Kestenbaum & Company – a NYC-based auction house specializing in Antique Judaica: Rare Books, Manuscripts, Autographed Letters, Ceremonial Objects and Fine Art – on March 12th sold an important piece of art that comes with a fascinating and historically-important back-story.
The portrait, of the Tosafos Yom Tov, sold for $147,600.
Here is the info on the painting:
LOT: 318 YOM TOV LIPMANN HELLER, (THE “TOSFOS YOM TOV.”) Portrait: Imprisoned in Vienna. Oil on canvas. Signed, inscribed and dated by the artist: “Paul Krüger nach Hoogstraten, 1887.”41.5 x 32.25 inches. Very finely framed.
1887: $12,000 – $18,000
-THE CELEBRATED PORTRAIT OF THE TOSFOS YOM TOV.
This 19th-century painting by Paul Krüger is based upon the canvas executed by Samuel van Hoogstraten and entitled: “Old Man in Window” (1653). It currently resides in the Kunsthistorisches Museum, Vienna.
Born in Wallerstein, Bavaria in 1578, Rabbi Yom Tov Lipmann Heller is more commonly known as the ‘Tosfos Yom Tov’ after his major commentary to the Mishnah. In his youth he studied in Prague with both Rabbi Yehudah Loewe (the Maharal) and Rabbi Ephraim Luntschytz (the Kli Yakar) and already at aged 19 he was asked to sit on the Maharal’s Judicial Court. By 1627 he was appointed Chief Rabbi of Prague.
As a result of the ongoing Thirty Years’ War (1618-48), the Jews of Bohemia were heavily taxed. As Chief Rabbi, Rabbi Heller decided that the wealthier members of the Jewish community should shoulder a larger share of the financial burden. Unappreciative of Rabbi Heller’s partisan economics, certain wealthy Jews joined forces with government and Church officials to punish him. In the summer of 1629, the rabbi was arrested by the Imperial Court of the Holy Roman Emperor, Ferdinand II, and charged with insulting Christianity in his rabbinic works Ma’adanei Melech and Lechem Chamudoth. After much lobbying on the rabbi’s behalf by various political and communal leaders in both Prague and Vienna, the Emperor commuted the sentence to forty days imprisonment in Vienna, along with a heavy fine. Furthermore, Rabbi Heller was forced to relinquish his rabbinical position in Prague. A description of the entire ordeal is told in his work “Megilath Eivah” in which the Tosfos Yom Tov established an annual celebration on the day he won back his freedom, which centuries later, his numerous descendants still commemorate.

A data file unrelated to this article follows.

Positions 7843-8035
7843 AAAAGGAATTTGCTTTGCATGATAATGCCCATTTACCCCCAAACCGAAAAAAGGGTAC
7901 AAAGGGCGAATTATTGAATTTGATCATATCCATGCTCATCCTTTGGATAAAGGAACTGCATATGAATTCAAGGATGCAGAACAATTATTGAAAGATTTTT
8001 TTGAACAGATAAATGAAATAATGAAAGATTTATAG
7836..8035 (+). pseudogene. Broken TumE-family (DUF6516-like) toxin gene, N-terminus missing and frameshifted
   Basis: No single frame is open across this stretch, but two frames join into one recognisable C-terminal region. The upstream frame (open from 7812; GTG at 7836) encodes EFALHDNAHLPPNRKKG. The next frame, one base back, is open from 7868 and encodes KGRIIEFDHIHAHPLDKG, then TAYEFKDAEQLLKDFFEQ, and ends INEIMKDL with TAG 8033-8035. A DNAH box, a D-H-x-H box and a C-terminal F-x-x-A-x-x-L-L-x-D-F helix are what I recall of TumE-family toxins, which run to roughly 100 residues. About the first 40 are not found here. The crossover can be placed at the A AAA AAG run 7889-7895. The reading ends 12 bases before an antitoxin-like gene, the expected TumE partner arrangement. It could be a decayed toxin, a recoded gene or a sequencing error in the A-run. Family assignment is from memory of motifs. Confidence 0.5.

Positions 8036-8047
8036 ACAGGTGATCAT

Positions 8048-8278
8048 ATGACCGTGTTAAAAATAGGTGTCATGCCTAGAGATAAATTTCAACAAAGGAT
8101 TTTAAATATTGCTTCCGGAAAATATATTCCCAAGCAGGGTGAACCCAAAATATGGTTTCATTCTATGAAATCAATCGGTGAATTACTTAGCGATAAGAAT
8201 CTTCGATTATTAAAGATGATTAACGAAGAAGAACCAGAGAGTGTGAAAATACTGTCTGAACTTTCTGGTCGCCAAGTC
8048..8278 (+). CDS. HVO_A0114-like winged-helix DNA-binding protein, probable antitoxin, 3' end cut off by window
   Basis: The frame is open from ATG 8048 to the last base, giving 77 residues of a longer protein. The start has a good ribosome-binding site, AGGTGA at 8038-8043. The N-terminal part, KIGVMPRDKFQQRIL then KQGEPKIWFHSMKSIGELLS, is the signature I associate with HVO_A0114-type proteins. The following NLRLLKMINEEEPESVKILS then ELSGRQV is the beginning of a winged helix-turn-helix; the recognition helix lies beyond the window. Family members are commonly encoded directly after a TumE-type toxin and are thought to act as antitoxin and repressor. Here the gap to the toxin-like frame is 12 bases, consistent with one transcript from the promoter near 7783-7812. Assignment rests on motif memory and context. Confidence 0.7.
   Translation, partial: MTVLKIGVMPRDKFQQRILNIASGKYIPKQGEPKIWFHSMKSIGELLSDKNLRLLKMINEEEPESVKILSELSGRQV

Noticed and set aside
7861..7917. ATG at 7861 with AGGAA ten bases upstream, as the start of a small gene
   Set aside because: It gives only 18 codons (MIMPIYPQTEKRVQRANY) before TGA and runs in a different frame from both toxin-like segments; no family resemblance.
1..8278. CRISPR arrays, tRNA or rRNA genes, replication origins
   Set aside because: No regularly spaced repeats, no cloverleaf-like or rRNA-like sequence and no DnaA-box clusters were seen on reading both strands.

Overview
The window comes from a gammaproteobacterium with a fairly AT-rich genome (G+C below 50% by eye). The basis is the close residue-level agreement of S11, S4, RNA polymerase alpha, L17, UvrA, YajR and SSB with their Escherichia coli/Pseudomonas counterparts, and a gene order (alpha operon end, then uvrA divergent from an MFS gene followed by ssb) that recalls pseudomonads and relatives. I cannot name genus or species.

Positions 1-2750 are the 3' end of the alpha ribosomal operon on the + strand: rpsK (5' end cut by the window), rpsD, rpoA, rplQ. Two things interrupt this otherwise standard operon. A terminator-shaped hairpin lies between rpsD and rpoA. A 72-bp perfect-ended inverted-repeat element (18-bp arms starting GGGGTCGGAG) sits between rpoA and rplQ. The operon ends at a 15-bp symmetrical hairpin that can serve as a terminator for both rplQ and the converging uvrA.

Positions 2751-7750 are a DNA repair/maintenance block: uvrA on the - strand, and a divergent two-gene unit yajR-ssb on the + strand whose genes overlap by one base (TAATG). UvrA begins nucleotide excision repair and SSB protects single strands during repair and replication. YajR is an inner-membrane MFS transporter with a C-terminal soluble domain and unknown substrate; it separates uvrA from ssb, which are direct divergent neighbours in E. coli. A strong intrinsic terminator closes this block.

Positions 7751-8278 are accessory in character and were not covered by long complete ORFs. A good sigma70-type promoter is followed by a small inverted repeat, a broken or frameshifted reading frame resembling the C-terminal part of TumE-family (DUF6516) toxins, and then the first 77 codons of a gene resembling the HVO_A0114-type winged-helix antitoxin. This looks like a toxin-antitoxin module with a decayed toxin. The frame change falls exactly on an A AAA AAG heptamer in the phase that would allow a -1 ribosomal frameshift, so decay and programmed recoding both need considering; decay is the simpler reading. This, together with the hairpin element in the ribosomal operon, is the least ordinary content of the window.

A painter of the Golden Age, the original composer of this painting Samuel Dirksz van Hoogstraten (1627-78) was a student of Rembrandt. Clearly channeling the Dutch master portraitist’s style, he painted Rabbi Heller in 1653 and entitled it ‘Old Man in a Window.’
The present version of the painting, which faithfully emulates that by van Hoogstraten, depicts a folorn Rabbi Heller with just his head appearing through the bars of his prison window. Although it is not known if van Hoogstraten ever met or saw the Tosfos Yom Tov, it is likely that he was aware of the Rembrandt (School) painting of 1643 entitled ‘Portrait of an Old Jew’ (today in the National Gallery of Denmark) – where a similar, bearded Jewish man, with head cocked, looks emotively at the viewer.
The image appears on front cover of: Chaim Uri Lipschitz, The Feast and the Fast: The Dramatic Personal Story of Yom Tov Lipman Heller (New York, 1984).